'Ray's Golden Campion' has sown itslef into this area of the front bed, unfortunately most of the seedlings are just solid green rather than the nice golden color that it's named for

Trachycarpus fortunei is getting ready to flower, an event I often miss --  not a bad thing since the flowers creep me out

So that's what's flowering here right now. I hope your garden is looking good and giving you enjoyment. Mine does, despite its imperfections.

Garden Bloggers Bloom Day is hosted by Carol at May Dreams Gardens. You can find her blog here.

19 comments:

  1. I was shocked by the ridiculously high temperatures the PNW had, especially as it's been unusually cool down this way. I've no illusions that's going to last, though - climate change isn't doing SoCal any favors either.

    I have to admit that I love that frilly pink and yellow columbine, even if it's so sweet it makes my teeth ache. I love your variegated Solomon Seal and Lily of the Valley too. Like the fancy lupines, I can't grow either. I looked up Saponaria and found I should be able to grow it even if I've never seen it here. Is it an aggressive spreader?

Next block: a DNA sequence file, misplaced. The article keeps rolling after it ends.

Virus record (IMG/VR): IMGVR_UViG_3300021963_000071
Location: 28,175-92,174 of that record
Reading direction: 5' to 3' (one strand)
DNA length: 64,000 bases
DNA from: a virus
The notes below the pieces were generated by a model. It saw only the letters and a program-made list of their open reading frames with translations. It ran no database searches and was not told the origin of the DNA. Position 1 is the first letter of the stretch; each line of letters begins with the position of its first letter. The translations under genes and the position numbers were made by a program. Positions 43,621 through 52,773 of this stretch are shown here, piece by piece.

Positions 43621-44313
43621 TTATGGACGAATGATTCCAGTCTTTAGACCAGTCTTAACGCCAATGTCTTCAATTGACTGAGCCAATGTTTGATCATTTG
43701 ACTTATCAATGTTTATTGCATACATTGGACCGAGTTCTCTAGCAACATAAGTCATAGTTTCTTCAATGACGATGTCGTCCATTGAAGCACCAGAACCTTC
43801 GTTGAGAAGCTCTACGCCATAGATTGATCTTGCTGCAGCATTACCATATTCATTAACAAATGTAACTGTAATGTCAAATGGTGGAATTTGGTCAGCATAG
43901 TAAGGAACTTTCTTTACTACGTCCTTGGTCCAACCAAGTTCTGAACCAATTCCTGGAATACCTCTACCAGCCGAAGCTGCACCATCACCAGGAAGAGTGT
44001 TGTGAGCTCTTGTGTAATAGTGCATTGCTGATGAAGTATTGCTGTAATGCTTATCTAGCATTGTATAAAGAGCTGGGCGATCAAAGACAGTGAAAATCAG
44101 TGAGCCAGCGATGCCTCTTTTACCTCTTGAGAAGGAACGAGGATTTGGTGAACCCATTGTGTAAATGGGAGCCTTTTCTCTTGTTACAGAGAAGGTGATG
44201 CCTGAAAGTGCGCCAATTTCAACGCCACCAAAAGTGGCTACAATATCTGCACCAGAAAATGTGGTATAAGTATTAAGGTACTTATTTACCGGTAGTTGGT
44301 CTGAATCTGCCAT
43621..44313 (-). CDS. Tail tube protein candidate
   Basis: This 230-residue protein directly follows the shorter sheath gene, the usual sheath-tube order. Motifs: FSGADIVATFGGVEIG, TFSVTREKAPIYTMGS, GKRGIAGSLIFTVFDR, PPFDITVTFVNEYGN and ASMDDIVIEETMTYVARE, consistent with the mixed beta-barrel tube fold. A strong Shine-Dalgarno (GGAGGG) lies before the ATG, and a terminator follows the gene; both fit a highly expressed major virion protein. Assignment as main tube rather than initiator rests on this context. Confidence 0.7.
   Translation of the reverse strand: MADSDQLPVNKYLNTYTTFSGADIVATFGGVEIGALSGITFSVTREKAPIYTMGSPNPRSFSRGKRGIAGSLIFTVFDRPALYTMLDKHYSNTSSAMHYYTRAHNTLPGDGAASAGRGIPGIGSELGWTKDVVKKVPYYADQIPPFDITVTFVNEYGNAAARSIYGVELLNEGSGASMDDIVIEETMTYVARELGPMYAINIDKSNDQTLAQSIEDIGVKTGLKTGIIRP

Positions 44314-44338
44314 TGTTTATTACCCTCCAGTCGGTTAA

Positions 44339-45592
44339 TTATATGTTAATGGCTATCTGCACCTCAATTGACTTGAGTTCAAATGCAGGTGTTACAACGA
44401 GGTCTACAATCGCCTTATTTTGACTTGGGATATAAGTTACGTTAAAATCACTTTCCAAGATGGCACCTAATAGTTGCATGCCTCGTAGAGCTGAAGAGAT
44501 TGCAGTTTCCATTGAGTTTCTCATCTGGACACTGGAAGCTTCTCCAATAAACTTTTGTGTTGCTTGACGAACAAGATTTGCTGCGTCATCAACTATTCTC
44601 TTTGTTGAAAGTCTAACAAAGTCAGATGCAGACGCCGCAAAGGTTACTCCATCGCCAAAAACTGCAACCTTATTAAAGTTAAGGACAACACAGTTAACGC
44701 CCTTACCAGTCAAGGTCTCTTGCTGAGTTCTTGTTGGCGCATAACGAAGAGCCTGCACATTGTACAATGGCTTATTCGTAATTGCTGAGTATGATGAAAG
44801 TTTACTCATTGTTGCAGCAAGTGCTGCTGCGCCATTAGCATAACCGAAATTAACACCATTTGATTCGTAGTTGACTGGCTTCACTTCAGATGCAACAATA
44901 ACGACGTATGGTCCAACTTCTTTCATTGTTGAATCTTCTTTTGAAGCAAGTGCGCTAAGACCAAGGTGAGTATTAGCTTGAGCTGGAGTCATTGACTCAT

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  2. Ohmigosh! such a profusion of flowers! I cannot choose a favourite, but the columbines are so pretty! I love the garden you created in a colander - what a clever idea! I cannot grow any of these flowers - your climate is so different to mine, so I really enjoyed wandering through your garden, thank you for sharing!

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  3. My garden is mostly green right now. I miss the bright colors of the bulbs, but they will make way for summer color.

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  4. Thank you, thank you! I wondered what to do for my lewisia! I have one remaining, and while it's hanging in there, I know it wants drier feet! I have a colander for it!